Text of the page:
Ayyappa is a male god, apparently fathered by two men. His very birth seems primarilya denial of female space.  Although Ayappa has been brought into existence by male desire, men do not go to Sabarimalai to pray for progeny, (however inspirational the birth story of Ayyappa might be). Sabarimalai is not a primary shrine for men praying for offspring, as most men will assert vociferously. 

The token rejection of the material life and of material desires prior to the journey is in fact a prologue to the preparation for a higher, spiritual life. Therefore,  we need  to recognise that the journey to Sabarimalai  is meant to simulate an all-important  spiritual journey. Why then should visits to this shrine, demarcated as a space for rigorous spiritual training, be made available only to procreating males, non-menstruating girls and never-menstruating older women?

 In the case of spiritual training, attention and concentration is supposed to be deflected from the physical body. The physical body is inhabited by both men and women in the real world.  Both women and men have physical bodies that discharge different bodily fluids and solids from multiple orifices all through their lives. No constraints are imposed upon the male body, which is subject to puberty and readies itself for reproduction. Boys who have attained puberty and have also been invested with the sacred thread go all the time to Sabarimalai, carrying upon their persons, functional reproductive apparatus.  On a point of law, surely, this is discriminatory?  If a pubescent male can go to Sabarimalai, why should the pubescent female capable of menstruation be denied access? The training for spiritual growth should be allowed to both bodies since   sauce for the gander is most certainly sauce for the goose.

Spiritual journeys, if they are to be valued, must demand the same rigour and provide similar conditions of training for men and women. After all, as the mythology tells us, this was once Sabari’s mountain. She did not become a wise and revered woman because she was allowed access to a spiritual life after she stopped menstruating. In fact, she went on a pilgrimage in the prime of her life, choosing a spiritual life over conjugality andworldly desire.So this ritual practice by a denomination, must provide  fecund women the same opportunities to climb the eighteen steps that they allow to robust men.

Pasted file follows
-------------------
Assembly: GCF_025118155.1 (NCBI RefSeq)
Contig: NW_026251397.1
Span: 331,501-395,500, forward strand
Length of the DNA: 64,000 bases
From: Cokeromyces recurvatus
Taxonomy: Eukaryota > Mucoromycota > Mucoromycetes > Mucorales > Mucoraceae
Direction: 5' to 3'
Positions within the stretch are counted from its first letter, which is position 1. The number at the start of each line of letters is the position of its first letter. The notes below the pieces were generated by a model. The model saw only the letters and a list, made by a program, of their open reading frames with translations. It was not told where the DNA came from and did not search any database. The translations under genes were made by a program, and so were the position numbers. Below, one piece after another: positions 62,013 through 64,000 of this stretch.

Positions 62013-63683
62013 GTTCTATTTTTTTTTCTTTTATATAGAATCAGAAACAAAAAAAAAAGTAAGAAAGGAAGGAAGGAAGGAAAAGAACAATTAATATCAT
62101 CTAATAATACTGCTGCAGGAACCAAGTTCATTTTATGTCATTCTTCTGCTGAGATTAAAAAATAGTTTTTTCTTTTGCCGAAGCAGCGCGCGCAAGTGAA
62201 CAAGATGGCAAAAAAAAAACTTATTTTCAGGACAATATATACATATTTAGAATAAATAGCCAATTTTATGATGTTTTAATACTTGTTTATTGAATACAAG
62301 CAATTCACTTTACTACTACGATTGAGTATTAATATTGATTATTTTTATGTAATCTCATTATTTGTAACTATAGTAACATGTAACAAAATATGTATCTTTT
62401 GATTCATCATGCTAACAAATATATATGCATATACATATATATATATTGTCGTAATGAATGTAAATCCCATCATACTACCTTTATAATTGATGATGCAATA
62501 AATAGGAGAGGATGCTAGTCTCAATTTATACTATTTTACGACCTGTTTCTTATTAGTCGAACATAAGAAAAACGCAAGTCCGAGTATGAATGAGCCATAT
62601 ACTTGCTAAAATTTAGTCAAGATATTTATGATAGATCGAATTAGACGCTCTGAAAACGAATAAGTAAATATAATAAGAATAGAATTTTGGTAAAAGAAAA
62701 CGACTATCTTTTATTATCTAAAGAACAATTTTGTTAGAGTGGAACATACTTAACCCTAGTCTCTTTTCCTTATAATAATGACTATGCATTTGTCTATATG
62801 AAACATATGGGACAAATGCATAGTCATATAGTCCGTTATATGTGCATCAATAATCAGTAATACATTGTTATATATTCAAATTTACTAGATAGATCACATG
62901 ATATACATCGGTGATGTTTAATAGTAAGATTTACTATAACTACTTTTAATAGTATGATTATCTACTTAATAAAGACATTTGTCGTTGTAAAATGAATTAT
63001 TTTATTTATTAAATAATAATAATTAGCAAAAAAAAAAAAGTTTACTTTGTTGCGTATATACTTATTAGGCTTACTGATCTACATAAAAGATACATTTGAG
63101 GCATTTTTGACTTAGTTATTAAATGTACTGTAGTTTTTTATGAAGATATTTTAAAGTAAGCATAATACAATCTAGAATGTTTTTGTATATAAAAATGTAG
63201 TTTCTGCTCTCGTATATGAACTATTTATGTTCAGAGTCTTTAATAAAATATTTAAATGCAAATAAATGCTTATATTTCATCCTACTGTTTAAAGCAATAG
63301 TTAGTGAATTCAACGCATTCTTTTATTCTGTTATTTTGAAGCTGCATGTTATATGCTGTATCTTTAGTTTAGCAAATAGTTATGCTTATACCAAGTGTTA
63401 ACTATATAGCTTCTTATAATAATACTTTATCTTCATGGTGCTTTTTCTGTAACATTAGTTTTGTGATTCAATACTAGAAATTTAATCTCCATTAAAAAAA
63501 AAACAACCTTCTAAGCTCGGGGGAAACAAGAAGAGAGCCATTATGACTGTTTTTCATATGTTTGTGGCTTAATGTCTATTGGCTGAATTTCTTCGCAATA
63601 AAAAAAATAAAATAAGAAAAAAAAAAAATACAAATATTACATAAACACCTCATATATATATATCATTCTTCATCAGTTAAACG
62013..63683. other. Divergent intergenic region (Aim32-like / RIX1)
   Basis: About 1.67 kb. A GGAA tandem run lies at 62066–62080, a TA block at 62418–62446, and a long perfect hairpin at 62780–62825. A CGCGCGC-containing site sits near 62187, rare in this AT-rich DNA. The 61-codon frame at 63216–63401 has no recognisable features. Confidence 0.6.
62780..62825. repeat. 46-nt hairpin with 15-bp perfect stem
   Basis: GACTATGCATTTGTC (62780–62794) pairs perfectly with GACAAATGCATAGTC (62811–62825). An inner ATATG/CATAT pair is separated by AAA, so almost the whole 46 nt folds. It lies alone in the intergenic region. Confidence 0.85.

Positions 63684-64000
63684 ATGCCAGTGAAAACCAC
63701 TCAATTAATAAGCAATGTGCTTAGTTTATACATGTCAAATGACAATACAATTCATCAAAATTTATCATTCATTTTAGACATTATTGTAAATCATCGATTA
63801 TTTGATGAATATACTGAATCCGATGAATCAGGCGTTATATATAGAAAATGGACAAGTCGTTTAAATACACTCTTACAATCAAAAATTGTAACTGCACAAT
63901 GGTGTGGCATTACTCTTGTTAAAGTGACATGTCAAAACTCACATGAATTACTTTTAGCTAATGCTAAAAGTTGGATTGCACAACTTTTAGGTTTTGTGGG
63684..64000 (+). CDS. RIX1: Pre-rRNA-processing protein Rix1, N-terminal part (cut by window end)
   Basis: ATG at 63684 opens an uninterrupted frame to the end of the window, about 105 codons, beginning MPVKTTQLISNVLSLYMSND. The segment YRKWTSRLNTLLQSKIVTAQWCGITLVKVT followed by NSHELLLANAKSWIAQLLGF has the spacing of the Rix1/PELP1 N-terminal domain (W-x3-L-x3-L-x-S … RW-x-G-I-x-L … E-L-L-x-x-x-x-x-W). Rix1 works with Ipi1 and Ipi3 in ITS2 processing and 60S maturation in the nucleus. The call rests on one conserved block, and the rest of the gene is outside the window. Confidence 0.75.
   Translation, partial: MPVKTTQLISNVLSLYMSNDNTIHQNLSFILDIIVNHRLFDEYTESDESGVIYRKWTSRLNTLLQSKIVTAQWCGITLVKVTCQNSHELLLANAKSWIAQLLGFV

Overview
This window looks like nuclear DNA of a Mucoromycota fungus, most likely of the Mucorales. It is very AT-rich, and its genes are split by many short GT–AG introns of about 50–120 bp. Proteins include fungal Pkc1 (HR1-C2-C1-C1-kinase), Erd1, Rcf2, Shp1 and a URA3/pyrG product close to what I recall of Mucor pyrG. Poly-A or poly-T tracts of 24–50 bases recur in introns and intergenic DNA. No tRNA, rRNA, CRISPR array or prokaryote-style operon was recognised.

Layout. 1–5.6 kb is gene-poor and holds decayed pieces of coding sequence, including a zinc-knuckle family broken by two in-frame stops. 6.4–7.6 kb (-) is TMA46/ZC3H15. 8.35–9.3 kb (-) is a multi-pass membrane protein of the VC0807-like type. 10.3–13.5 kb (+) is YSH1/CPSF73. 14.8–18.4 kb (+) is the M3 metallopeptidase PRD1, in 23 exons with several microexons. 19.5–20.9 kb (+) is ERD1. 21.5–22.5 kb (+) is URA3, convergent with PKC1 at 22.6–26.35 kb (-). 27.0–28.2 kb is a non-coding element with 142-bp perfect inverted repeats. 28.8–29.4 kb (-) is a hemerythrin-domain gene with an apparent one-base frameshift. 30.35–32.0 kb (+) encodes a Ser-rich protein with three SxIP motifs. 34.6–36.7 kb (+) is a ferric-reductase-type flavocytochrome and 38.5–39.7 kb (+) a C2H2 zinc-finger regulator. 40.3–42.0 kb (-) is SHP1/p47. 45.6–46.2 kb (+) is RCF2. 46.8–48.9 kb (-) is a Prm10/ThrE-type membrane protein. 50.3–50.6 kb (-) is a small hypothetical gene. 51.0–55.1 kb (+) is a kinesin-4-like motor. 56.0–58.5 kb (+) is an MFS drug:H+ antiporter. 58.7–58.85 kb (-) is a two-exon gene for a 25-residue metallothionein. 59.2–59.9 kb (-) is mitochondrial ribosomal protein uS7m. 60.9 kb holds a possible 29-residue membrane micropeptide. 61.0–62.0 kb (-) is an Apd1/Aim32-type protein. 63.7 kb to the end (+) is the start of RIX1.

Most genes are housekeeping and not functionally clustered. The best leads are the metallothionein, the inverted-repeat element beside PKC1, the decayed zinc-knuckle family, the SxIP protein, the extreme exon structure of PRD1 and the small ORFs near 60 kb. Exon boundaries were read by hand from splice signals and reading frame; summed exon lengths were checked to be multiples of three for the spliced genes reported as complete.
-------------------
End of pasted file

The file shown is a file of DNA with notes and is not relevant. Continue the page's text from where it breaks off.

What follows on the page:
Religious prohibitions of yore continue to  prevent women from being active players. Menstruating women cannot visit temples, Sunni women in Kerala are not allowed entry into Mosques, Zorastrian women cannot visit the fire temple, and upon marrying  a non-Zorastrian , women even  lose their  right to  die in the Tower of Silence. These continuing religious practices obstruct and diminish the  rightful growth  of women.  The rights of religious dominations with regard to women parallel the modern context of access to privileged clubs that accommodate only a select few although the latter discriminate on the basis of   class and group rather than gender.  Surely we need an equitable playing field for gender in modern religious contexts?

 Social change is slow and happens long after a law enabling a practice is put into place. It does not help matters if Amit Shah in clear contempt of court declares that the Supreme Court must not legislate on what it cannot implement. It is not the court which has to implement, it is we the people, who must work at ensuring that legislations are put into process.

Women, irrespective of age, caste and religion should be able to access the Sabarimalai temple, as and when they please.  In fact,  Women should have access to all places of worship that men have access to  as well as  access to the same death rituals if they so desire. Women across cultures have been denied access to a spiritual life for an inordinately long period. It is time to redress this and turn our temples into enabling and empowering spaces for women.